Between the Lines

IN EARLY JUNE, the shocking reports began to emerge: It was said that Crown Prince Dipendra had murdered his parents and seven other members of Nepal's royal family before killing himself. In the days that followed, a seismic upheaval rattled the foundations of one of the world's most remote and beautiful kingdoms.

As the political aftershocks reverberate, one group is profiting from the chaos—an obscure communist insurrection whose followers carry muzzle-loading rifles and control up to a third of the country's interior. The Communist Party of Nepal (Maoists), or CPNM, draws guidance from a chilling set of preceptors: the Khmer Rouge, whose genocide wiped out 1.7 million Cambodians; Peru's Shining Path, which was responsible for the disappearance of 15,000 Peruvians; and Mao Tse-tung, whose Cultural Revolution killed uncounted millions of Chinese.

Two weeks before Dipendra's rampage, Outside contributing editor Patrick Symmes became one of the first American journalists ever to gain access to the CPNM, which hopes to take over the country and create a dictatorship of small farmers. After making contact in Kathmandu, Symmes was escorted deep into the Rolpa District, where the Maoists' Red Army operates with impunity. He attended a rally of some 10,000 supporters, met with a commander who takes his nom de guerre from an Indian cartoon character, and was taught the army's secret handshake—encounters that struck him as both farcical and ominous. "They have this idea that tourists will come to Nepal, meet them, and go home spreading the doctrine of Chairman Mao," he says. "It's so early into their descent into madness that it's almost funny."
Almost, but not quite. Several days after Symmes returned to Kathmandu, the prince started shooting, ushering in a period of greater instability and escalating guerrilla violence. "The Last Days of the Mountain Kingdom", offers a disturbing augury of what may soon befall the premier adventure-travel destination on earth. "This country has been famous for living in the past," says Symmes. "All that has just been blown away. Nepal has been yanked into the modern world."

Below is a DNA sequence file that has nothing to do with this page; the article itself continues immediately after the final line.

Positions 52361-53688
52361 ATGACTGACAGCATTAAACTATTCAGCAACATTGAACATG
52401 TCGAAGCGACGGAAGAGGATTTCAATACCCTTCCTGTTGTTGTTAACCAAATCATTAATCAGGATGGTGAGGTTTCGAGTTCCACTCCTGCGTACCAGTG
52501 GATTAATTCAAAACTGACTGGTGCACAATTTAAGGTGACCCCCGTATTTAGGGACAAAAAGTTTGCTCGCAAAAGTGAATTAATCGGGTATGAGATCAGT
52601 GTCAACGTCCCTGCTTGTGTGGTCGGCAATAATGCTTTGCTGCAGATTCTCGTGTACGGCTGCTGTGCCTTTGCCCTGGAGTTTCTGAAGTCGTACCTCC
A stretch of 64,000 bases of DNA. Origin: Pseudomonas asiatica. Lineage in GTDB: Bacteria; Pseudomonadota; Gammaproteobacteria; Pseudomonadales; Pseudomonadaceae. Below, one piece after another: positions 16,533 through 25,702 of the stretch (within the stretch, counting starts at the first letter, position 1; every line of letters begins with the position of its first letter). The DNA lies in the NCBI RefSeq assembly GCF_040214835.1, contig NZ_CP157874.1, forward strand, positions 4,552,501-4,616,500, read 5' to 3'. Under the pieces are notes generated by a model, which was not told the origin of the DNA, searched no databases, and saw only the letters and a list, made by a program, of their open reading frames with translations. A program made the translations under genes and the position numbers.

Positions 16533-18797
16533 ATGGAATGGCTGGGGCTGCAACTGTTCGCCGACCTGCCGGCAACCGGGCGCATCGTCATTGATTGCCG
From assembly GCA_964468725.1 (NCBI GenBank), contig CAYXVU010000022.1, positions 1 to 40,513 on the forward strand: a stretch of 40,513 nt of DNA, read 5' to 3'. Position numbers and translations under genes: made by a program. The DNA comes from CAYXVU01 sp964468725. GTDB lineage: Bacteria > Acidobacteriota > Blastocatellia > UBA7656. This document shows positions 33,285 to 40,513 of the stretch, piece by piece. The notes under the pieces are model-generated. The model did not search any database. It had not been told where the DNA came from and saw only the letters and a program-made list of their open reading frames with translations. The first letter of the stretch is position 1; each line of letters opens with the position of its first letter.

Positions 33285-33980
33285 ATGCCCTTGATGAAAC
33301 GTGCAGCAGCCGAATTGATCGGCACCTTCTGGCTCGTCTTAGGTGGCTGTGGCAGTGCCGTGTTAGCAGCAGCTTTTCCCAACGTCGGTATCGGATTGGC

"It's kind of like taking Hitler as your hero and not seeing any dilemma," says Irish photographer Seamus Murphy, whose work accompanies Patrick Symmes's story of the Nepalese guerrillas who revere the murderous Mao and seem poised to take over the country. Murphy, who is based in London and has witnessed civil war in Afghanistan and Rwanda, fears the worst for the people of Nepal. "They're putting aside the lessons of history," he says. "That's deeply troubling."

Associate editor Marc Peruzzi has kayaked, biked, and skied the backcountry from Vermont to Montana. But until recently, he had never experienced the challenge of canyoneering. "It's like a bunch of sports wrapped into one: whitewater, rock climbing, orienteering, and cliff diving—all taking place in a cool canyon just a few hours from scorching, golf-course-infested Phoenix," says Peruzzi.

A few years ago, longtime correspondent Mike Grudowski was so jazzed by a previous Dream Towns package that eventually he visited one of the places we featured (San Luis Obispo), rented a house, fell in love, and got married. With credentials like that, Grudowski was the perfect choice to write this year's review of America's top Outside-friendly towns. "I can't guarantee similar results for others," he says. "But at least I hope you'll be inspired."

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